Maximiliani: thanks for shring your thoughts on these classics! good read!
I am 19, so I have very little experience with fragrance aside from all my sampling. Growing up my dad wore Guerlain's Vetiver which I loved, and actually noticed when it was briefly off the market for retooling (at least that what it seemed like for a few months) and then reappeared. I forget how old I was but I noticed the difference, the color is kinda different too. He still wears it, I think it's watered down.
Anyway I've been sampling stuff, see what I like, I guess build a pallet or try to build my tastes.....a lot of stuff I just don't like. Rive Gauche pour Homme reminded me of hairy 70's celebrities. I can't stand the smell literally POURING out from Abercrombie stores or half of what a lot of other guys smell like. Everyone wears Burbery stuff. Also my younger brother wears AXE, his room smells like a hamster cage to me. Thus I am on a quest to find the best scent for me, and you guys have been a great help, I've found some real keepers ( eau d'orange verte and eau savage - love orange)
Now..the old Guerlain's intrigue me, they seem rather "holy" among the fragrance crowd and I just had to see what all this fuss is about since I'm obsessed with vintage things and am open to unisex scents or even female scents if they smell GREAT on me and will garter compliments from girls.
I've tried samples of;
Jicky Edp (I think)
Mouchoir de Monsieur
vintage Vol de Nuit Edt (Perfumed court's)
And the response from an sensitive, artsy, but heterosexual 19 year old are:
I've noticed all the fragrances seem related in notes...like, to me there IS that "old lady" not present in all of them..what IS that, the oakmoss? I picked this up in Vol de Nuit the most, which was disappointing to me because I had high hopes it would be unisex for me...and also because the opening smelled like Vetiver to me. When I first smelled it I was like " this smells like Vetiver, this is like a man's cologne, awesome!" and then came the chalkiness and a bit too sweet florals. Maybe I should check out the new edp or the new edt. Whatever the case the "house notes" present there were uncanny, totally the same greens used in Vetiver at first spray.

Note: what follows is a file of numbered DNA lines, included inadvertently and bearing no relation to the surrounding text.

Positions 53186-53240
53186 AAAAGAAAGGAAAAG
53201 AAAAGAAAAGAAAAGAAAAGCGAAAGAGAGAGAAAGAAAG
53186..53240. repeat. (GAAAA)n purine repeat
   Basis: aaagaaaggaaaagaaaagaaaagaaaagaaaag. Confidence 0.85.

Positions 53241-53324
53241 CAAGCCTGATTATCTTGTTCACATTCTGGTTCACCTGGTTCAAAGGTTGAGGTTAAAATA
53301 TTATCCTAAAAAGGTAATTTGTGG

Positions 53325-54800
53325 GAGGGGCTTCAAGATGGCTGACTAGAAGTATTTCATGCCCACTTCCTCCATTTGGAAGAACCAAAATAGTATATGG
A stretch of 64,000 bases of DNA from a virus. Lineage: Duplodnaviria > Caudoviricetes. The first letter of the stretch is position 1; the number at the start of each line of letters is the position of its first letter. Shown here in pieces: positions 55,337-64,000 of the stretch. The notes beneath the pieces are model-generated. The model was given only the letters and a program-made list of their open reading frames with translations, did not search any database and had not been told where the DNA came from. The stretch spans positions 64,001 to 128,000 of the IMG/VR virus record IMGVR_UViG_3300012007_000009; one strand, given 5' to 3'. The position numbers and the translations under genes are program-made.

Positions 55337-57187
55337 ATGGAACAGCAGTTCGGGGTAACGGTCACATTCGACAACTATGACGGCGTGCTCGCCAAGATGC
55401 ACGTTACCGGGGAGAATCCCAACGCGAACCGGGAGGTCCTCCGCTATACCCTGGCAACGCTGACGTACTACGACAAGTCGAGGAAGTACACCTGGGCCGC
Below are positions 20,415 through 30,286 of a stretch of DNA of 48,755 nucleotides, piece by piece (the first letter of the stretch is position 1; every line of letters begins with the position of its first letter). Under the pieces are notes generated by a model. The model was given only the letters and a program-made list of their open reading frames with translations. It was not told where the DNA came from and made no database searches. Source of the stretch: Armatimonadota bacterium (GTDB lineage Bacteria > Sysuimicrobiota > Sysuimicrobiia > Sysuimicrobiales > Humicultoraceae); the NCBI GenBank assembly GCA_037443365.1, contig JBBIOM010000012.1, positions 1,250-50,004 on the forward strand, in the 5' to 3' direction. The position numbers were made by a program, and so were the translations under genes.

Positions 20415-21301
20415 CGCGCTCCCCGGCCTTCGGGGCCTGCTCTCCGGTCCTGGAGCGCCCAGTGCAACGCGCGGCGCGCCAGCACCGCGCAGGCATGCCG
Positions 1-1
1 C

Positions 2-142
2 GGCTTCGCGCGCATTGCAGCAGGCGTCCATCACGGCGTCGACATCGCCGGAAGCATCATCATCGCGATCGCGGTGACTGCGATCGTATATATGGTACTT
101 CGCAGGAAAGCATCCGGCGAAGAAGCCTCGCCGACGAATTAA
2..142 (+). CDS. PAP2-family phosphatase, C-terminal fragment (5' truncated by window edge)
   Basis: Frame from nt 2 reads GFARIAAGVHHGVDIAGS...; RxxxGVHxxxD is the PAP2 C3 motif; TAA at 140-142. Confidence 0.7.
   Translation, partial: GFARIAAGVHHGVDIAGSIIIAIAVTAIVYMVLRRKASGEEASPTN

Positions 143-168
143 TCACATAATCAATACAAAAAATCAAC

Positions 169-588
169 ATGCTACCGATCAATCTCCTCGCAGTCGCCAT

Jicky was kinda weird, I get the fecal/play-dough quality about it...but in all it was prettier than I had anticipated but still...it was like rose and herbs dipped in something. I couldn't decide if it was nice or offensive...but not in an obvious way.
Mouchoir de Monsieur is interesting to me because I just kept sniffing my wrist with that on. I might buy this one for formal occasions, my dad said it smelled like some alcoholic drink (I forget which). It was just...fuzzy, the Guerlainade in that is really good. Very fancy, not ordinary at all and probably my favorite but in a kind of guilty pleasure way like " Am I really supposed to like this?"
Perhaps L'Heure Bleue was the most disappointing because like one of the reviews here states that it smelled like a soap from a dormitory bathroom, and to me it totally reminded me of some types of yellow soap that you find in bathrooms or hotels...or even that liquid stuff. Somewhere down the line the fragrance was ripped off by far....cause I just couldn't take it seriously. I must have a poor nose cause I wanted it to be as great as everyone says, especially with that name, but man is it a downer. How many strengths does it come in? Maybe an edt would be better.
Mitsouko edp is faring better, a nice sharp green opening, I like those, I think I might have even liked Vol de Nuit's green opening better but it's still a nice surprise. You can see the relation of Mitsouko to both L'Heure Bleue and Vol de Nuit...which is weird because I like this better, it kinda reminds me of my grandmother though...I need to ask what she wears, I wouldn't want to wear the same thing. It's far more subtle than the other old gal Guerlains that I've tried and I think could be passable. I'm not sure I can smell the peach....all I can tell is that it's warmer than Bleue and Nuit and spicier. I haven't gotten the edt version, I have a feeling I might like that more.
So that's pretty much all I gotta say, you all will probably think my nose needs more training, lol. I'm intensely curious about fragrance though. What are your masculine takes on the old Guerlains
It's great that you're open to new 'old' things. You may end up liking these one day. Revisit them in the future. Sorry if this post sounds like 3 Fortune Cookie fortunes strung together.
Last edited by Kevin Guyer; 8th January 2009 at 02:45 PM.
Fantastic posts and superior review thoughts, Maximiliani.
When you point out disliking the chalkiness and floral sweetness--maybe that's the "old lady" you're picking up--it might be the iris you're smelling. I can't be sure though, of course.